Hidden gluten allergies can cause misery in women's lives until the underlying cause of their symptoms is found and treated accordingly. Continue reading to discover much-needed answers to common gluten allergy questions, and get back on track to living an improved quality of life today.
Gluten Allergy FAQs
What is gluten?
Gluten is the general name for proteins found in wheat, rye, barley, and their hybrids, such as triticale, a cross between wheat and rye. The function of gluten is to help foods maintain their shape.
Gluten is found in a variety of everyday foods. For example, foods with wheat include salad dressings, pasta, soups, various baked goods, breads, cereals, and sauces. Barley is commonly found in beer, food coloring, malt, brewer's yeast, and soups, too. Also, rye is popular in cereals as well as rye bread and beer.
What are types of gluten-related allergies?
Gluten-related allergies include celiac disease, dermatitis herpetiformis, and gluten sensitivities.
Celiac disease and dermatitis herpetiformis. These autoimmune gluten disorders are genetic. Autoimmune gluten disorders are triggered to become active and then do not disappear. They cause damage to intestinal tissue or the skin when consuming gluten.
Gluten sensitivity. This is categorized as an innate immune responses and is also known as non-celiac gluten sensitivity. Gluten sensitivities do not cause damage to the intestines or skin. Although, they may cause inflammation and other health problems.
Does menopause affect gluten allergies?
Yes, menopause affects allergies, causing aggravation of all allergy symptoms or fostering the evolution of newfound allergies. Accordingly, women may suffer from gluten-related allergies due to the hormonal imbalance. These gluten allergies are considered gluten sensitivities instead of autoimmune gluten disorders since they are not genetic.
What are symptoms of a gluten allergy?
Autoimmune gluten disorders as well as innate immune responses cause symptoms that affect all body systems.
They evoke more common symptoms of gastrointestinal woes, such as diarrhea, bloating, abdominal pain, constipation, and cramping. They can also cause ADHD-like behavior, depression, and difficulty concentrating. More severe symptoms of a gluten allergy include leg numbness, osteoporosis, anemia, and joint pain if not managed accordingly.
Can I test for a gluten allergy?
Yes, you can test for a gluten allergy if you have celiac disease. With celiac disease, the gluten allergy is genetic, and a simple blood test of certain antibodies can confirm the autoimmune disorder. Keep in mind that you must be on a gluten-containing diet for the blood testing to measure accurately. You can also test for celiac disease with an intestinal biopsy and through genetic testing.
If you have a gluten sensitivity, you will be recommended to try a gluten elimination diet since there are no recommended tests available to confirm the gluten allergy. This diet consists of removing all gluten from your diet for a specified period of time and then reintroducing it. If symptoms disappear and then return after reintroduction, you will be diagnosed with having a gluten sensitivity. If not, other allergy tests may be pursued.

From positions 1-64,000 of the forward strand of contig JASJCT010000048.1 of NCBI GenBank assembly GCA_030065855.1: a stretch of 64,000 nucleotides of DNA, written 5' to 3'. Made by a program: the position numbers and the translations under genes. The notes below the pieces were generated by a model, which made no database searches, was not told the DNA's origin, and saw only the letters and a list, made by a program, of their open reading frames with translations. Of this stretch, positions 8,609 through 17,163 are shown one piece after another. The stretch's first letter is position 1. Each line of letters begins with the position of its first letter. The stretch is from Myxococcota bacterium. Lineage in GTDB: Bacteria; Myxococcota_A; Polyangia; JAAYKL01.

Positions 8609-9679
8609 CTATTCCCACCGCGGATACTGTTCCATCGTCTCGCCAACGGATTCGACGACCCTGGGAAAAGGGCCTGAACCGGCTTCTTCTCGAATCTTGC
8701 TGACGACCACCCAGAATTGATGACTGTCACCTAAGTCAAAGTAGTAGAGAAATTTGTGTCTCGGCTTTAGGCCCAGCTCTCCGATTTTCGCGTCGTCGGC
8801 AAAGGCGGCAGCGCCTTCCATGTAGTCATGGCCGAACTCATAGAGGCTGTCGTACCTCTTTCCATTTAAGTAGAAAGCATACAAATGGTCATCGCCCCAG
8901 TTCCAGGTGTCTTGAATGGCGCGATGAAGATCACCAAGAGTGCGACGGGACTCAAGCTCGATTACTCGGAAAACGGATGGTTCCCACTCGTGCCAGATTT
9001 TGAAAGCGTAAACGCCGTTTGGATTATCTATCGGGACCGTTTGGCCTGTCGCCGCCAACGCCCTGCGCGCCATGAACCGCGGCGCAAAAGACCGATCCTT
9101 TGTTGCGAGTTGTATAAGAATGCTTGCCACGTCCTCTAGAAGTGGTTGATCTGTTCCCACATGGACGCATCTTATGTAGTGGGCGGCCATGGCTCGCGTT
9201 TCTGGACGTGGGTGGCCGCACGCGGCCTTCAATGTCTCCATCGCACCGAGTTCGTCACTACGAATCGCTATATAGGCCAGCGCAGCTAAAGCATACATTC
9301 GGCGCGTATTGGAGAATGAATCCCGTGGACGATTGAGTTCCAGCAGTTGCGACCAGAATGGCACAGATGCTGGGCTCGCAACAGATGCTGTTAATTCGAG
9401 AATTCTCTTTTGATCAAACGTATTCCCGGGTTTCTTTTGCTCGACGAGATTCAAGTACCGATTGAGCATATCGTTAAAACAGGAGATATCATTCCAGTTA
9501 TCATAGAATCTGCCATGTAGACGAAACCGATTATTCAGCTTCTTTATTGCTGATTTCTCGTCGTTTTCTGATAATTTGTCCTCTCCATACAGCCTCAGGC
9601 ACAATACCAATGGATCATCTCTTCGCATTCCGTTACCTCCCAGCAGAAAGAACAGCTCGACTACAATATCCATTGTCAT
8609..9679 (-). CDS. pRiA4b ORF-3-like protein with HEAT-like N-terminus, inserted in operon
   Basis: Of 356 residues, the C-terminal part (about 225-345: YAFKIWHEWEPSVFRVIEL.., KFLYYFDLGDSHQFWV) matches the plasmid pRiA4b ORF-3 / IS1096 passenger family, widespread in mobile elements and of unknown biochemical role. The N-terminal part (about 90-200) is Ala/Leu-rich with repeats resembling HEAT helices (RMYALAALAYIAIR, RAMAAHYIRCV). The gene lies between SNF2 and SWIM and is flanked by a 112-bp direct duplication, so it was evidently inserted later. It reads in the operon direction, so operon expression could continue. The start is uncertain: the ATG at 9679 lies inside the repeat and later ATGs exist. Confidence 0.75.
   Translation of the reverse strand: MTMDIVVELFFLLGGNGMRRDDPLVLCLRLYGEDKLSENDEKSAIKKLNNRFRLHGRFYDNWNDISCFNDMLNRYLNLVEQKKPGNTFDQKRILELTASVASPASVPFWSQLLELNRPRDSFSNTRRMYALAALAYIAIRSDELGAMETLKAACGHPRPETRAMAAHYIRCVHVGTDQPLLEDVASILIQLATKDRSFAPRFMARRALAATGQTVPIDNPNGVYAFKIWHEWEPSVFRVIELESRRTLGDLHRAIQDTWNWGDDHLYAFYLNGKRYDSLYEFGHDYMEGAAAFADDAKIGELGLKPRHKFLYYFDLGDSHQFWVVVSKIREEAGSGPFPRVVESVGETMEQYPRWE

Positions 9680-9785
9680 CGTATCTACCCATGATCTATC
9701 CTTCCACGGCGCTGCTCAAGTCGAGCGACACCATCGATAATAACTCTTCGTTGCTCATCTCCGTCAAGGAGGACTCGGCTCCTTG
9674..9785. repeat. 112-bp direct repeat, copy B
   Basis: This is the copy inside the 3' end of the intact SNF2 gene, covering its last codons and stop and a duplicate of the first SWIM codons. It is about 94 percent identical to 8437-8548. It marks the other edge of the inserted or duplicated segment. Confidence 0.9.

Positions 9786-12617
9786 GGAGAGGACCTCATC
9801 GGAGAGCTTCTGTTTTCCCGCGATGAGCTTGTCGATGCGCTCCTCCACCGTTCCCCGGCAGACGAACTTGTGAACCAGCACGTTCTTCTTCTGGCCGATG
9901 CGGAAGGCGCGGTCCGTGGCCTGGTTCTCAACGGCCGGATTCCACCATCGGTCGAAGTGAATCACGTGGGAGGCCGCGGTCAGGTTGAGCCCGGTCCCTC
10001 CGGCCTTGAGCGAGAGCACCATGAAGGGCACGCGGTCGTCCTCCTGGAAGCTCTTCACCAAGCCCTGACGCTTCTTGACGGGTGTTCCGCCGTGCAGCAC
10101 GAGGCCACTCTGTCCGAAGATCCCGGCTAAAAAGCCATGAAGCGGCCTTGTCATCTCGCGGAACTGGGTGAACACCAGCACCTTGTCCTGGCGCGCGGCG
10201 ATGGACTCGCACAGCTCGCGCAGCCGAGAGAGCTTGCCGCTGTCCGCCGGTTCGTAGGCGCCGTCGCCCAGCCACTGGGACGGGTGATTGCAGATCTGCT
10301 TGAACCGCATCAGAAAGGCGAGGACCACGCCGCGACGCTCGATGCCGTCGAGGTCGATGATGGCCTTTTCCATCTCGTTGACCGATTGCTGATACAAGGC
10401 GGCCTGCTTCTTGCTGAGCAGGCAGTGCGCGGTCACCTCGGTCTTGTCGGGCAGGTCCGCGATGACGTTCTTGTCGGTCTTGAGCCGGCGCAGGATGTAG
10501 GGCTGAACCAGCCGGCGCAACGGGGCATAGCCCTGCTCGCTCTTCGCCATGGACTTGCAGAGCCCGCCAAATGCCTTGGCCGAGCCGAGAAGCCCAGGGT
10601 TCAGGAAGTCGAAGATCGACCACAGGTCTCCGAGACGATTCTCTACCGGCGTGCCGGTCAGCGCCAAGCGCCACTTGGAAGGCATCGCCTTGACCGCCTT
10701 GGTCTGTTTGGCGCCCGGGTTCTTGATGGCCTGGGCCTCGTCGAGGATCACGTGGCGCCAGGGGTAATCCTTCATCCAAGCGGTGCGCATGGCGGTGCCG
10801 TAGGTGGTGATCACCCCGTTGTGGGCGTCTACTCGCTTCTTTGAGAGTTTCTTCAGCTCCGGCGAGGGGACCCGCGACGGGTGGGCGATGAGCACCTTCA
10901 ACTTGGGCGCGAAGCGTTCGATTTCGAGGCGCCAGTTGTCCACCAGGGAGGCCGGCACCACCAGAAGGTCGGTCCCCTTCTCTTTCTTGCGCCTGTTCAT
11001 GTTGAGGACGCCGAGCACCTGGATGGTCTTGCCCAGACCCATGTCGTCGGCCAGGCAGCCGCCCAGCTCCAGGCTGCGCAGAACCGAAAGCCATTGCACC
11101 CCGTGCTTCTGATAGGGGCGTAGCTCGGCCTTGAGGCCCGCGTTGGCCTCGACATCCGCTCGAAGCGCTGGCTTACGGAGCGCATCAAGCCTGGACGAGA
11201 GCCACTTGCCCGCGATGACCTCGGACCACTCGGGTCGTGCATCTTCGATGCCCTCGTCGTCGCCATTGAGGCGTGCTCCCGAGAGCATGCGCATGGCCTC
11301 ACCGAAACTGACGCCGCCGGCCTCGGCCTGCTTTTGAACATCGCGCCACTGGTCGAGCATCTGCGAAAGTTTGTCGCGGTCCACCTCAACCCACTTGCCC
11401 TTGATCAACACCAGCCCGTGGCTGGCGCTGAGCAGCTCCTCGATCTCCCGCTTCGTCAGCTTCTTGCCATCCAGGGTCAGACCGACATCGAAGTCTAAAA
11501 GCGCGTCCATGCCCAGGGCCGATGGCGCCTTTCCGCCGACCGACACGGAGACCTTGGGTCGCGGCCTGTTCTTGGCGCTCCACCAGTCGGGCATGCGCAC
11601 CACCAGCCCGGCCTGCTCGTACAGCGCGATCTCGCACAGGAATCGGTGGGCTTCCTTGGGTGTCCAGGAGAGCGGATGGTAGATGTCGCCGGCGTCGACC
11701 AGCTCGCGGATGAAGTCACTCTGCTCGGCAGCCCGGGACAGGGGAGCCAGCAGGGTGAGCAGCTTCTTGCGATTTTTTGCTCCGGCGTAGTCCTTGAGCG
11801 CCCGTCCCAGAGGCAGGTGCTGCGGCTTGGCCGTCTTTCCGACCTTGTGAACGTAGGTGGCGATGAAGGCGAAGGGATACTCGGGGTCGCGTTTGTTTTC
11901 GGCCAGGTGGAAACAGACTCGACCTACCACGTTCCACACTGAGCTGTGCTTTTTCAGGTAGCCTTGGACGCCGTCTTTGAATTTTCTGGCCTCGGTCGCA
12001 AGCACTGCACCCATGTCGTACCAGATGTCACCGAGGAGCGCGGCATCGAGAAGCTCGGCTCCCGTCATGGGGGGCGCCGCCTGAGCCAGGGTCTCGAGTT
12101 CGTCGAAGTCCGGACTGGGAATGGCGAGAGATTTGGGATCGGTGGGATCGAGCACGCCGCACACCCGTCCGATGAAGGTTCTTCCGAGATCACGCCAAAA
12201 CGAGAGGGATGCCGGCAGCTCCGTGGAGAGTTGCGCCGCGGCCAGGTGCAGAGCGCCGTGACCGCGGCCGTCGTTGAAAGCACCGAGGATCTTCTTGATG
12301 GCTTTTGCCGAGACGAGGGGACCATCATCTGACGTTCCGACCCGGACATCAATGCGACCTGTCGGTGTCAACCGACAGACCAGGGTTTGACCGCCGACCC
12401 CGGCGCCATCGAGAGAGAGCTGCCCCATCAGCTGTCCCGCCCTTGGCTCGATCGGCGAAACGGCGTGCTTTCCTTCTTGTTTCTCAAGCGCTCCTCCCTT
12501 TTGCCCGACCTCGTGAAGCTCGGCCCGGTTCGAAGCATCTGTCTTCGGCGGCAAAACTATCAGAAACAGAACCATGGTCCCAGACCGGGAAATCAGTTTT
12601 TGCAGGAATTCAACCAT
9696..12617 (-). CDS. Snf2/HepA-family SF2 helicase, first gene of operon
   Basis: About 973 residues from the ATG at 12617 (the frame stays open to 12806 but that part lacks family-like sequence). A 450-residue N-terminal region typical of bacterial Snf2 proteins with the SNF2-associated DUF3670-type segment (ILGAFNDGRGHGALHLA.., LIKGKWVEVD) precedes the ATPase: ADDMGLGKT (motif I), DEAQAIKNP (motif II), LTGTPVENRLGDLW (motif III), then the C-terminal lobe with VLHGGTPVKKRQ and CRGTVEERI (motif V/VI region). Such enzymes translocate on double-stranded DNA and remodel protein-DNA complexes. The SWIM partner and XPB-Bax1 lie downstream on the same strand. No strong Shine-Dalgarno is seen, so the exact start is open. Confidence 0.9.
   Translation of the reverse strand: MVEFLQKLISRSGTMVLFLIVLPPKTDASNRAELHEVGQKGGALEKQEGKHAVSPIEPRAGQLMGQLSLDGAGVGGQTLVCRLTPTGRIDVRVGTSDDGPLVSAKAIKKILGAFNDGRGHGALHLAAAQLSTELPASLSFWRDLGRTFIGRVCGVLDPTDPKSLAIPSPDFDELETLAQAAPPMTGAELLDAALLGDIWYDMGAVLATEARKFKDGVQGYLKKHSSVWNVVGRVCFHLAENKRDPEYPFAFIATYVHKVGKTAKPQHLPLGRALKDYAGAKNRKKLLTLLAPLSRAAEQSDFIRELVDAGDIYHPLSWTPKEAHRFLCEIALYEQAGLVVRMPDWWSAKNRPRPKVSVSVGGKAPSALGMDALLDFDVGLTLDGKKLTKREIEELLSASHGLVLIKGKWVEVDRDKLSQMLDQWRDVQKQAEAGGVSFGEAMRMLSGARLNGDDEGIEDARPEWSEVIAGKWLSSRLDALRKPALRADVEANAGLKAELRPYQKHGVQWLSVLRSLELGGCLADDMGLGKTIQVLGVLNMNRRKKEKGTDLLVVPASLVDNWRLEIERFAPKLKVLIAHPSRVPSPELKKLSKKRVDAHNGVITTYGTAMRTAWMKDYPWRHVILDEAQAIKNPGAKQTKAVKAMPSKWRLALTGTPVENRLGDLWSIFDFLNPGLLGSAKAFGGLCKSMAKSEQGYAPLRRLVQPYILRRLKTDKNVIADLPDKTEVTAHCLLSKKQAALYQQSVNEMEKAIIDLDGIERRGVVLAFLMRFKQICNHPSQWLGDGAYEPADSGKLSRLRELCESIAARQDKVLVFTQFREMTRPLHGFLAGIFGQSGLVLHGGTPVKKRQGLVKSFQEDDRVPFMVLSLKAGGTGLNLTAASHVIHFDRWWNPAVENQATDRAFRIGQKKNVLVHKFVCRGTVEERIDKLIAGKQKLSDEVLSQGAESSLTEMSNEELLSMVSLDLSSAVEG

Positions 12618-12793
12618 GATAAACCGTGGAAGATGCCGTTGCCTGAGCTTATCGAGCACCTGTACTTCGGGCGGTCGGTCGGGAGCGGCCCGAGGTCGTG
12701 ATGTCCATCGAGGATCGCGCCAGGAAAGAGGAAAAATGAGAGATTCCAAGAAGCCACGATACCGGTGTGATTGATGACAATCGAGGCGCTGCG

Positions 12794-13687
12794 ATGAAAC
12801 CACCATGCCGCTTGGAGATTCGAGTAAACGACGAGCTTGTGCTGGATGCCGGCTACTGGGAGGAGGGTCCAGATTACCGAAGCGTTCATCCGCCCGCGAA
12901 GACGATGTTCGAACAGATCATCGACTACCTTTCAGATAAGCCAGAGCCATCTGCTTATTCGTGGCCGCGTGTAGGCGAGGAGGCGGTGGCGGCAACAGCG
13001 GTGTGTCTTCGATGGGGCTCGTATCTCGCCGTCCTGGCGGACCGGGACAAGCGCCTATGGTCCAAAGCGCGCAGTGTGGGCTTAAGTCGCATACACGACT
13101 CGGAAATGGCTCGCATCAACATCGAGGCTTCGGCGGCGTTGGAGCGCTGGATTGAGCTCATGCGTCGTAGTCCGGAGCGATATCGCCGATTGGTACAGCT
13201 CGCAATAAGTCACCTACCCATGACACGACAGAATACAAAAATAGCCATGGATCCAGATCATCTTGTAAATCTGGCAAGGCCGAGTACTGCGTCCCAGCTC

How do I prevent gluten allergies?
Consume a gluten-free diet to eliminate symptoms evoked by gluten allergies. Treatment for all gluten allergies - celiac disease, dermatitis herpetiformis, and gluten intolerance - is approached the same way due to the fact that there are no supplements or medications on the market to “lessen” the effects of gluten ingestion.
What are my treatment options?
Choosing to eliminate gluten from your diet is the best way to treat gluten allergies. Be sure to only consume food products that are innately gluten-free, and carefully analyze food product labels before purchase. Some anti-allergy medications, such as the antihistamine diphenhydramine as well as epinephrine, may also reduce minor symptoms of gluten allergies and control allergic reactions.
In the case of menopausal women, the best treatment method is to encourage hormonal balance by pursuing allergy treatment options involving lifestyle changes, hormone-regulating supplementation, and more.
All in all, gluten - proteins found in wheat, rye, barley, and their hybrids - can cause a variety of gastrointestinal symptoms and more for those with gluten allergies. Gluten allergies are recognized as those that are autoimmune, such as celiac disease and dermatitis herpetiformis, and an innate immune response, like non-celiac gluten sensitivity. Testing varies between the allergies, and treatment options involve permanently removing gluten from your diet and working toward hormonal balance, which may be causing symptoms.
- Beyond Celiac. (n.d.). Gluten Sensitivity Testing. Retrieved September 4, 2018, from https://www.beyondceliac.org/celiac-disease/non-celiac-gluten-sensitivity/gluten-sensitivity-testing/
- Celiac Disease Foundation. (n.d.). Screening | Sources of Gluten | What is Gluten? Retrieved September 4, 2018, from https://celiac.org/celiac-disease/understanding-celiac-disease-2/diagnosing-celiac-disease/screening/ | https://celiac.org/live-gluten-free/glutenfreediet/sources-of-gluten/ | https://celiac.org/live-gluten-free/glutenfreediet/what-is-gluten/
- Gluten Intolerance Group. (2017). Frequently Asked Questions. Retrieved September 4, 2018, from https://www.gluten.org/resources/faq-general/
- MassGeneral Hospital. (n.d.). Center for Celiac Research: Gluten Sensitivity FAQ. Retrieved September 4, 2018, from https://www.massgeneral.org/children/services/celiac-disease/gluten-sensitivity-faq.aspx
- Mayo Clinic. (2018). Wheat allergy: Diagnosis & treatment. Retrieved September 4, 2018, from https://www.mayoclinic.org/diseases-conditions/wheat-allergy/diagnosis-treatment/drc-20378902